By JORDAN SHAPIRO Associated Press
JEFFERSON CITY, Missouri — A Democratic lawmaker called on Missouri’s education commissioner Chris Nicastro to resign or be fired Tuesday, accusing Nicastro of being “less than truthful” about her involvement with a ballot measure that would end teacher tenure and require student performance to guide employment decisions.
Nicastro also has been criticized for the way she negotiated a contract with a consulting firm last year to improve the failing Kansas City schools. The bid went to a firm that was nearly three times as expensive as the closest competitor.
Sen. Maria Chappelle-Nadal, a University City Democrat, introduced a non-binding measure Tuesday calling for Nicastro to resign or be fired by the State Education Board.
“Reports have indicated that the state education commissioner has engaged in blatantly unethical practices,” said Chappelle-Nadal. “She has misused her position, severely damaging both the reputation and effectiveness of the department.”
Nicastro responded by saying she was “committed to carrying on the work that we’re doing on behalf of kids in Missouri and that’s what I come to work every day to do, and that’s what I’ll keep doing.”
Nicastro has been under fire from Democratic lawmakers and teachers’ unions for her involvement for the ballot proposal that would end teacher tenure and require student performance to guide employment decisions. State email records show Nicastro met with an advocate of the ballot initiative in 2012, suggested specific wording and reviewed a final draft of the initiative before it was filed this March with the secretary of state’s office.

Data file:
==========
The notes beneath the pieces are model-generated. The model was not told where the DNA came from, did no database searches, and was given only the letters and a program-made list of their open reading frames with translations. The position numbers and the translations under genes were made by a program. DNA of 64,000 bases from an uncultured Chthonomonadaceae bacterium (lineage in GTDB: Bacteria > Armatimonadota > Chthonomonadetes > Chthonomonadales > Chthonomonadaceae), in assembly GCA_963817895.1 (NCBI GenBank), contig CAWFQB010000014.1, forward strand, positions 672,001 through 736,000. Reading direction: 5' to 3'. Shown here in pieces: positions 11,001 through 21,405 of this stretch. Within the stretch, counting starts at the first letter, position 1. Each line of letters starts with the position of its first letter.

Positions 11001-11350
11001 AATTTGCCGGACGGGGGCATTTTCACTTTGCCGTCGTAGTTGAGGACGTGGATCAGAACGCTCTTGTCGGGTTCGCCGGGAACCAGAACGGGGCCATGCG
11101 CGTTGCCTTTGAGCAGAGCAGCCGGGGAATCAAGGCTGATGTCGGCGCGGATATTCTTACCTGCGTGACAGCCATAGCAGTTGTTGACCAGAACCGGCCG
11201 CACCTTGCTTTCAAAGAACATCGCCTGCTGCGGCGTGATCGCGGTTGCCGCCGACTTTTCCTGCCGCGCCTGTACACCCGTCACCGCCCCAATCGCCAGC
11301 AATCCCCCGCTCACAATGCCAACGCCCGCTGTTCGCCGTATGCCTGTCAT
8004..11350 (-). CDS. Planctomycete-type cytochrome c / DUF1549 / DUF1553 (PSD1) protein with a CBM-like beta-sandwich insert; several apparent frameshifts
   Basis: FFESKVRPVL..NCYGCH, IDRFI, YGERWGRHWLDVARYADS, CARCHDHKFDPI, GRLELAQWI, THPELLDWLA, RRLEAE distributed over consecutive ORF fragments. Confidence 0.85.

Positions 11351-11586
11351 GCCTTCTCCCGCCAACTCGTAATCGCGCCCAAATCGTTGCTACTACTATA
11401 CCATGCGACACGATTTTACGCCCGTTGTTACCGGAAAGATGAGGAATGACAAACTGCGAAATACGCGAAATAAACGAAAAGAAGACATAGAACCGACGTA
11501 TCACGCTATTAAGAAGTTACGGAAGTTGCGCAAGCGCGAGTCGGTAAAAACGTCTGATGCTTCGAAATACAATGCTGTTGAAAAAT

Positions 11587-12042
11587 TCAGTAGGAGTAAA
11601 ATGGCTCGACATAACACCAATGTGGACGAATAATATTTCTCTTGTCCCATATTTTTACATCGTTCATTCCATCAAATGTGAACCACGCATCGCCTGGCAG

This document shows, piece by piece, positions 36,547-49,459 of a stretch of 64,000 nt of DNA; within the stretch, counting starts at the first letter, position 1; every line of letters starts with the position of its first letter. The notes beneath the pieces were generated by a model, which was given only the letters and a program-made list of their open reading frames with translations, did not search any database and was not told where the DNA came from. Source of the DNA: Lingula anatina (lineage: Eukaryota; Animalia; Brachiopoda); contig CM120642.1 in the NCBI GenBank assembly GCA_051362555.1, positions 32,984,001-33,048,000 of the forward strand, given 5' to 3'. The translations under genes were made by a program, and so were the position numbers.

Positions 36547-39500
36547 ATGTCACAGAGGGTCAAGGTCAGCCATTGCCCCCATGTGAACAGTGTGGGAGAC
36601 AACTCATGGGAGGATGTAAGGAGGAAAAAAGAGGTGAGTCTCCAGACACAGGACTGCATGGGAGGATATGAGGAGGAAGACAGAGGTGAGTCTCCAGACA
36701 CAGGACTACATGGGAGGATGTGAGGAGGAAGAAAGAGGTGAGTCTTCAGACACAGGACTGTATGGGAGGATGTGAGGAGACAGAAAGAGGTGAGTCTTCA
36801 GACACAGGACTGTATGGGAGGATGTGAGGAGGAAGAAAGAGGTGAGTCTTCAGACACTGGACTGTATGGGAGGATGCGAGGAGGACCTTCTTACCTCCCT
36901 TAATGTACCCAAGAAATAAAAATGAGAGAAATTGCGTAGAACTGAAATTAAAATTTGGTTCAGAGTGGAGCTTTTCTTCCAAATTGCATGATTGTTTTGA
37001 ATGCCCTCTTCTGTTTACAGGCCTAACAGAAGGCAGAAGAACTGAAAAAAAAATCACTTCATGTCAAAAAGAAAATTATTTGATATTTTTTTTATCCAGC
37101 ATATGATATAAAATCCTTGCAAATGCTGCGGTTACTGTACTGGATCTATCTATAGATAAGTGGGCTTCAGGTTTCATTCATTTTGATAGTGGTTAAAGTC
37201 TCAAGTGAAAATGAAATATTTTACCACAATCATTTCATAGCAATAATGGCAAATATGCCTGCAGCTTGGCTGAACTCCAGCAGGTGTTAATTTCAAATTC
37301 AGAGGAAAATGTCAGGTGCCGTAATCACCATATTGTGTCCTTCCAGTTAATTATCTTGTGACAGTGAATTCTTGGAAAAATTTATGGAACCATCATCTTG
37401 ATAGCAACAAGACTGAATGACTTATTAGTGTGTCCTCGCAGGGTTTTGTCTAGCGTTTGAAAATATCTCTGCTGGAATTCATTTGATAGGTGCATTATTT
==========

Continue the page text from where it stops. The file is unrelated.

Nicastro insisted she took no position on the initiative but provided the group information just as she would with anyone proposing a change in state law.
Teachers were angered because the measure would have ended tenure protections for teachers and other certified school staff by limiting their contracts to three years. Starting in July 2015, all public school districts would need to use a staff evaluation that relies on “student performance data” to guide decisions on promoting, demoting, firing and paying personnel.
In Tuesday’s resolution, Chappelle-Nadal wrote that Nicastro’s advice to the sponsors of that initiative an example of “disregarding facts and truth in favor of political expediency.”
Nicastro has also been criticized for the way in which she negotiated a contract with a consulting firm last year to improve Kansas City schools. The state awarded the contract to Cities for Education Entrepreneurship Trust, or CEE-Trust, even though its bid was more costly than other submissions.
In a letter to the editor published by The Kansas City Star earlier this month, Nicastro defended her actions but said “perhaps the process could and should have been handled differently.”
“Even so, it doesn’t change the fact that the children and families in every community in the state deserve high quality schools. We need all voices to focus on that most essential issue.”
Nicastro was named education commissioner in 2009 and is the first woman to hold the position since the office was created in 1947.